How to Apply Butt to Chair Without Anguish?

Approach the “to-do” list by setting a BTU schedule.  Don’t command yourself to endure days of drudgery.  Instead, invite yourself to engage in short periods of dedicated attention.  No inflexible time-frames, no imperatives re outcome or productivity — just establish a rhythm for your focused attention.  I recently set for myself a loosely structured framework – a cadence adopted within my week.  I’ve promised myself to apply BTUs on one particular project for one afternoon per week; on another project on a different afternoon; and on three separate mornings, BTUs are promised to three other roles/tasks/projects in which my interest has been aroused.  That’s 3 mornings and 2 afternoons.  Not a bad work week really.  And if I do apply those BTUs as intended, just imagine how lovely and buoyant the other 4 mornings and 5 afternoons will be!!!

When I find that I’m resisting beginning a work session, I do something to remind myself of the feeling of freedom that will result from even a short BTU application.  I have images in my Flourishment Planner that evoke the feeling of freedom that my BTUs will foster; and I have a quote posted at my desk that inspires my love of true freedom and reminds me that the BTUs are the way to get there.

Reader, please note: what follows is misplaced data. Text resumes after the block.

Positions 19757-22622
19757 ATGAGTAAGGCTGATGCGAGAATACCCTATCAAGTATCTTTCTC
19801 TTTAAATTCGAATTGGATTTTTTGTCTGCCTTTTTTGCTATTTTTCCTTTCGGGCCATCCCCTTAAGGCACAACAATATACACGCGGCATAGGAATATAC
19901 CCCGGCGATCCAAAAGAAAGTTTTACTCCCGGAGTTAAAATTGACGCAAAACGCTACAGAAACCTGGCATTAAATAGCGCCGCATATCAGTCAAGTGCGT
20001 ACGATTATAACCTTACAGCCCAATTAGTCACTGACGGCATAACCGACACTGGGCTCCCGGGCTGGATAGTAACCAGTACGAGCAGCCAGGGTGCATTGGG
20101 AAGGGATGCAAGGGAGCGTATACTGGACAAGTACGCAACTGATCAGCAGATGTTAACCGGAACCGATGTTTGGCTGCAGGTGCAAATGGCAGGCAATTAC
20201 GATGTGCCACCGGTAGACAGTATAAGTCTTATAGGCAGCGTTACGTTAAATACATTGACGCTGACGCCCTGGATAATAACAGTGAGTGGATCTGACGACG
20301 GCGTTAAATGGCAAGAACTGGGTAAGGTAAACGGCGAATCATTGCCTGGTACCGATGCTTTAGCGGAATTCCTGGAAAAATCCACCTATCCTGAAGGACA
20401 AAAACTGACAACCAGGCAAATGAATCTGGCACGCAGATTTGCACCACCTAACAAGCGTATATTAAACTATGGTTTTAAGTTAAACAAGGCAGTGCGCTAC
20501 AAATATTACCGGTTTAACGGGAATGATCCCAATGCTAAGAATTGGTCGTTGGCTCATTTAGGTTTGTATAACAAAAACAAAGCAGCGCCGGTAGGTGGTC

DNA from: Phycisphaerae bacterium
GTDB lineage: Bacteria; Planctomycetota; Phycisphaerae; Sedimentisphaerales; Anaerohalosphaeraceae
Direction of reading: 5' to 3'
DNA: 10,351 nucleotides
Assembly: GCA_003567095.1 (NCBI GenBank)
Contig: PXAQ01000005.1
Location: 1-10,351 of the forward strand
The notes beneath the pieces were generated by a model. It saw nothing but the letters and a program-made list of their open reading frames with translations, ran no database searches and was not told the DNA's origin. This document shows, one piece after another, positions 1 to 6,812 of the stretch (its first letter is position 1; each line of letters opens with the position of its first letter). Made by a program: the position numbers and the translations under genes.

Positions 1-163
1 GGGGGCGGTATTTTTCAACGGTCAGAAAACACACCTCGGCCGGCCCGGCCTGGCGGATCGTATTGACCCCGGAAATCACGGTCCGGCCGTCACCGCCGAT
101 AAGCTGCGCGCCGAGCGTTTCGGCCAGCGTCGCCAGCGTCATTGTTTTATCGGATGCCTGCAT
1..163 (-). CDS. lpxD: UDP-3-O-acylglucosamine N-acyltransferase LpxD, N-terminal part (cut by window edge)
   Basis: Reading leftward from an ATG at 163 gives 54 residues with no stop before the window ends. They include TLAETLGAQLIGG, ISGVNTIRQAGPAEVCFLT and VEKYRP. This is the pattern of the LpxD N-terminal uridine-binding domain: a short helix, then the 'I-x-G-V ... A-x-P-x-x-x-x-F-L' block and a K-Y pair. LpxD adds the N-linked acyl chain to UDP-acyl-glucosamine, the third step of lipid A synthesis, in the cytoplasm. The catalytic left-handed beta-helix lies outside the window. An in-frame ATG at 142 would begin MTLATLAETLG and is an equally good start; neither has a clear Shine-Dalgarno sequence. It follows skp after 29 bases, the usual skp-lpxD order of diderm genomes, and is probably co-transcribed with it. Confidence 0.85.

Beginning precedes us, creates us, and constantly takes us to new levels and places and people.  There is nothing to fear in the act of beginning.  More often than not it knows the journey ahead better than ever we could.  Perhaps the art of harvesting the secret riches of our lives is best achieved when we place profound trust in the act of beginning.

–John O’Donohue, To Bless The Space Between Us

2 comments to BTUs & Freedom

  • mary

    Girl…this rocks. I am gleefully joyful to see this blog/ website. Wishing you the best in this journey. May this comment be the champagne bottle to launch your ship to sail you to all your dreams and destinations. May your sails be full of wind and your ports be golden.

    MnH

  • Alex

    This is a great post. Thank you and Google for chance to read it.